YOKOHAMA: Nissan conducted its first self-driving car tests on highways and on inner city roads on Thursday with the ultimate aim of taking what are still very much prototype technologies and making them standard features by 2020.
Like Toyota's Highway Teammate concept and Tesla's recently rolled-out Autopilot feature, the technology being tested by a vehicle based on Nissan's plug-in electric Leaf is a form of piloted driving that can take over in specific circumstances.
However, unlike the other systems, Nissan's "Piloted Drive" is being developed and demonstrated simultaneously in much more complex urban areas as well as on clearly delineated, predominantly straight and predictable highways.
To manage this, the car has a laser scanner that can measure distances in three dimensions and within millimeters so that it understands where it is in relation not just to other vehicles, but to road infrastructure and pedestrians, too. This scanner works in conjunction with an eight-way, 360-degree camera that enables the car's systems or the driver to make the quickest and clearest decisions regarding the route through an intersection or a sharp bend, for example.
Much of this technology is still in its infancy so Nissan's initial aim is to roll out Piloted Drive 1.0 - a system that can autonomously navigate congested highway conditions, to production models in Japan by the end of 2016. By 2018, the system will be able to navigate lane changes and by 2020, able to negotiate urban environments and intersections, too.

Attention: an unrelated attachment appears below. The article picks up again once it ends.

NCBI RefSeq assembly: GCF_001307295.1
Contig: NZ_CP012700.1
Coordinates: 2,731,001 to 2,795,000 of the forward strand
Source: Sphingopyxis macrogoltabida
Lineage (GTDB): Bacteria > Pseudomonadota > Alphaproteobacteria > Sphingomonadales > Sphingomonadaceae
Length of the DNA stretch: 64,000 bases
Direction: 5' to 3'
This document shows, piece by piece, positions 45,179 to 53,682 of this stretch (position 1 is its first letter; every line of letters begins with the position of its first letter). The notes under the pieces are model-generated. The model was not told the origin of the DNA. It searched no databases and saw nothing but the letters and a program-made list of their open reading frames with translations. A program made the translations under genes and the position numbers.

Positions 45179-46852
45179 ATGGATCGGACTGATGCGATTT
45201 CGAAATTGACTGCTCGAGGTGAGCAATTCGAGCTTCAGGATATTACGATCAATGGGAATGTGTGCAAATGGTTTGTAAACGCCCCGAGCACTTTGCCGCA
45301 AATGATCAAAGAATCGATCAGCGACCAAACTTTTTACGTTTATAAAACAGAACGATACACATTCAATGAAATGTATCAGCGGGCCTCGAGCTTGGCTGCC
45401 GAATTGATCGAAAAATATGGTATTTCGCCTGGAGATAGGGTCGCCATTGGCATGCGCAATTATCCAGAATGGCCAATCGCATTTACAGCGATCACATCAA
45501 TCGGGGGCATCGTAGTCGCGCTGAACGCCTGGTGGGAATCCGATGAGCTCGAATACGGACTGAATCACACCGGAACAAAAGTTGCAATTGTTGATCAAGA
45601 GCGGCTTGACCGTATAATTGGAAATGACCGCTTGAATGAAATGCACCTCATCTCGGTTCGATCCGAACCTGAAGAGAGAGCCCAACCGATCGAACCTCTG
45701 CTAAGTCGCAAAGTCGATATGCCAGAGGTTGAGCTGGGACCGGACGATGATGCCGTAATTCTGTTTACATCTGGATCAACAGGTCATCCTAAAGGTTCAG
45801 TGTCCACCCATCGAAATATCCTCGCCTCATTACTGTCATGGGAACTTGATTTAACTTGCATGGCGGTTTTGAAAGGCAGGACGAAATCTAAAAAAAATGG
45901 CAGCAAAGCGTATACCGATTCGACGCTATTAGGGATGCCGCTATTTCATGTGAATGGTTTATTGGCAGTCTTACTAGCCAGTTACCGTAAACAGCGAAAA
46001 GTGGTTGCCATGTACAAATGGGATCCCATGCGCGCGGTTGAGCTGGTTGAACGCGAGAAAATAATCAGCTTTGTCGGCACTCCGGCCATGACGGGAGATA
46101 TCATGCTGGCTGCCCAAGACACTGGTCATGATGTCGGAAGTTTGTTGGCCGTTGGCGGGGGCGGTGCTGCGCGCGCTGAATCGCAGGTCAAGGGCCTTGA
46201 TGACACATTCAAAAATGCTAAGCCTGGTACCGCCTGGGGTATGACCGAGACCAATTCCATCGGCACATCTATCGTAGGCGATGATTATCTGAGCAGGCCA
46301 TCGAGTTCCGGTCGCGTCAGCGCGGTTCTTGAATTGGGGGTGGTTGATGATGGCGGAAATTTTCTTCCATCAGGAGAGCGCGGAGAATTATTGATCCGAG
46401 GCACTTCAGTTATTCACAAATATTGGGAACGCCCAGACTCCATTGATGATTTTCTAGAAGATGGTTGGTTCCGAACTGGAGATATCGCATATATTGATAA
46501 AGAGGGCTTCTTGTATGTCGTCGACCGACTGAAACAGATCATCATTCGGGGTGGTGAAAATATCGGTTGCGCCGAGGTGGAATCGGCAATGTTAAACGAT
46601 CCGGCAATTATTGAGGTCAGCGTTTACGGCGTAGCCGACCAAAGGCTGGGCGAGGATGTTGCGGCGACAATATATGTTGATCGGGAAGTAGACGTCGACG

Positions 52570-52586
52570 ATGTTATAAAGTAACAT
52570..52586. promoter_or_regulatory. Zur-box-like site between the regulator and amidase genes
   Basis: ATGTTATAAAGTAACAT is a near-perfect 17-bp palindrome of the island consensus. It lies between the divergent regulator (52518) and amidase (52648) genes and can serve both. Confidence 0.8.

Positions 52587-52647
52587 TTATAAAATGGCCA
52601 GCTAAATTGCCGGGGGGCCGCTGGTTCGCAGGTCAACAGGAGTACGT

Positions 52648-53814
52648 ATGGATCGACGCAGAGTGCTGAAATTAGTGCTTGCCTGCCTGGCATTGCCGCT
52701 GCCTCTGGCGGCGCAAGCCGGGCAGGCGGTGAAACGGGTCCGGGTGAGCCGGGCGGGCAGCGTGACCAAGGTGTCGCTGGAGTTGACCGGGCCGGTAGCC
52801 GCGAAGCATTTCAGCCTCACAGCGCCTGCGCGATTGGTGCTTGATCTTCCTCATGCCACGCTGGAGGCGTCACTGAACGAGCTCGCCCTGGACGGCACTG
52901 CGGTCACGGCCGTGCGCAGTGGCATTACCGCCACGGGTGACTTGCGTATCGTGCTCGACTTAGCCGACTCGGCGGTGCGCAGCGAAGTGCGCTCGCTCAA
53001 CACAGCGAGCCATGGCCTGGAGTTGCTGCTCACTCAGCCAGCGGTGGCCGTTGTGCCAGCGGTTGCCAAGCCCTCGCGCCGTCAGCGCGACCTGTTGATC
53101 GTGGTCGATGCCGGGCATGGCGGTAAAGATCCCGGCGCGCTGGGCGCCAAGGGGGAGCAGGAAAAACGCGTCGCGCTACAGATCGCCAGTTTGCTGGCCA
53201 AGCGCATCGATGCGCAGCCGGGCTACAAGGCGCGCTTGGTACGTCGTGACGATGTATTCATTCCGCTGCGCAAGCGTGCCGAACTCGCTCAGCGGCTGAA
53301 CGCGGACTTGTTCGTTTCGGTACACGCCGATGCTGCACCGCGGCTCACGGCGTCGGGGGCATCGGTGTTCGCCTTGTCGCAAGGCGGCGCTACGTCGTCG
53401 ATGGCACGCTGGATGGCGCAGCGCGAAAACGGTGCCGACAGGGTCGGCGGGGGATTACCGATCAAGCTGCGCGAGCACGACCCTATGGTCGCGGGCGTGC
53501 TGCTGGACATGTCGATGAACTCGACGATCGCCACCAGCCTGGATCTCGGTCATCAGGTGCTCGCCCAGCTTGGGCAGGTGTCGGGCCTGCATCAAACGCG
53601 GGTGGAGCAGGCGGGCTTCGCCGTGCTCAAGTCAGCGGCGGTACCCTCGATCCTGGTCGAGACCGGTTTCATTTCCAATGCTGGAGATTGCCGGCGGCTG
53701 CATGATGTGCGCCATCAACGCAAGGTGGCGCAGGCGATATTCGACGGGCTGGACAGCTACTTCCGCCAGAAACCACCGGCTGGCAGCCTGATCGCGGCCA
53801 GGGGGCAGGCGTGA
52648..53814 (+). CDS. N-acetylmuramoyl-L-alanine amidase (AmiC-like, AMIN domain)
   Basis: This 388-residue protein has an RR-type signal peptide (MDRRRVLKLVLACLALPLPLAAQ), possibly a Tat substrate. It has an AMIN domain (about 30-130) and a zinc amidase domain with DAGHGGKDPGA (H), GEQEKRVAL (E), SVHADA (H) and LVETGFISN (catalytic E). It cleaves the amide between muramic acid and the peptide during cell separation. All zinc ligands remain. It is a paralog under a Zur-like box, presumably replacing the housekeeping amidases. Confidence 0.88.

A program for cleaner and safer motoring
But Piloted Drive is in itself simply one large element of a much bigger autonomous driving system called Nissan Intelligent Drive that will work in concert with the driver to take the strain, cut accidents and even drive in the same way as the owner.
"We at Nissan are setting clear goals and preparing for the implementation of piloted drive," said senior vice president of Nissan, Takao Asami. "The prototype that we're introducing here today (Thursday) is proof of how close we are towards the realisation of this goal. Nissan aspires for a safe and trouble-free motoring future, and we plan on leading the industry in the implementation of piloted drive."
Nissan has chosen a LEAF rather than a crossover or one of its luxury Infiniti models because it believes zero-emission and zero-fatality driving are linked and that battery-powered cars will be much more widespread at the turn of the decade.
"By the time Nissan Intelligent Driving technology is available on production cars, EVs will be able to go great distances on a single charge," said design director Mitsunori Morita.